South Koreans on Wednesday elected former top prosecutor and conservative People Power Party candidate Yoon Suk-yeol to be their nation's next leader, in what was "the most contested presidential election in the country's democratic history," The Washington Post reports.
Yoon — a political newcomer who helped convict presidents before becoming one — edged to victory by less than a 1 percent margin, "ushering in an era of conservative party rule that would significantly shift the country's policies in the face of North Korea's nuclear ambitions and China's rise," the Post writes.
"Up until recently, I had never imagined entering politics," Yoon said in a recent campaign speech, per The New York Times. "But the people put me in the position I am in now, on a mission to remove the incompetent and corrupt Democratic Party from power."
In some ways, given Yoon's political novelty, the anger conservatives felt toward his Democratic predecessor, and the lack of confidence voters have in current People Power Party leadership, "Yoon is like [former U.S. President Donald] Trump," Kim Hyung-joon, a political scientist in Seoul, told the Times. "He is an outsider running to shake up the establishment."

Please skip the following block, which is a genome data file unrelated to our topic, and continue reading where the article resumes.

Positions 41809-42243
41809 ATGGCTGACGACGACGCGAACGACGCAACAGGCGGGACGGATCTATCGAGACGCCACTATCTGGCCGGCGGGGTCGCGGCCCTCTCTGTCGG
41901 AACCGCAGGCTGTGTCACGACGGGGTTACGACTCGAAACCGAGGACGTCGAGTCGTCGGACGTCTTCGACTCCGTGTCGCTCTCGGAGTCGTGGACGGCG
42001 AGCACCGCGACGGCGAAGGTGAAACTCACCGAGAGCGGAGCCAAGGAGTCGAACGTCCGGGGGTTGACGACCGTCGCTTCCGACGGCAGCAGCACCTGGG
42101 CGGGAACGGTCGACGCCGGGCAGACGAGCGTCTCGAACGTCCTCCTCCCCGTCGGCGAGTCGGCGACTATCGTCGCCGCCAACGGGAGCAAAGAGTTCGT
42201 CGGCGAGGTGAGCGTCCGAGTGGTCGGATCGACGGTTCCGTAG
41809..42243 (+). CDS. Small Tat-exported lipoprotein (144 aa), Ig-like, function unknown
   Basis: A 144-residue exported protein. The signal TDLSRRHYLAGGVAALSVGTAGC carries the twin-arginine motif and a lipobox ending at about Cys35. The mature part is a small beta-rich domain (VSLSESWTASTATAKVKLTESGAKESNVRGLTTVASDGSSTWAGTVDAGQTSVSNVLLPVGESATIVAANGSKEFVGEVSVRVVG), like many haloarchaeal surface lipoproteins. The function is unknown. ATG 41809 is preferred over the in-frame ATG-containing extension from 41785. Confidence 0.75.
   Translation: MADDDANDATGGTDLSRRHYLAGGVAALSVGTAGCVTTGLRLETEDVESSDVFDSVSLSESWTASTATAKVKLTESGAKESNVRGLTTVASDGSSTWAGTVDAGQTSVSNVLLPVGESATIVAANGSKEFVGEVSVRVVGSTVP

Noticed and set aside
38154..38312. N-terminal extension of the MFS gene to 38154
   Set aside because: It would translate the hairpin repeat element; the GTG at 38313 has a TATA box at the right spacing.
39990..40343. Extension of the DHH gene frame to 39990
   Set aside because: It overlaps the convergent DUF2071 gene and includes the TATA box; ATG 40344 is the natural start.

Yoon also cultivated a particularly strong contingent of support from men in their 20s and 30s by both criticizing his predecessor's progressive gender policies and taking issue with feminism, adds the Sydney Morning Herald.
Assistant Professor Jae Jok Park of the Hankuk University of Foreign Studies described Yoon's maneuvering as a "Trump-style campaign to get young voters," per the Sydney Morning Herald.
And, according to the Korea Herald, both Trump and Yoon "have made remarks that would be offensive to other countries, praised heavily controversial political figures, gone after foreigners, and shown a poor understanding of feminism."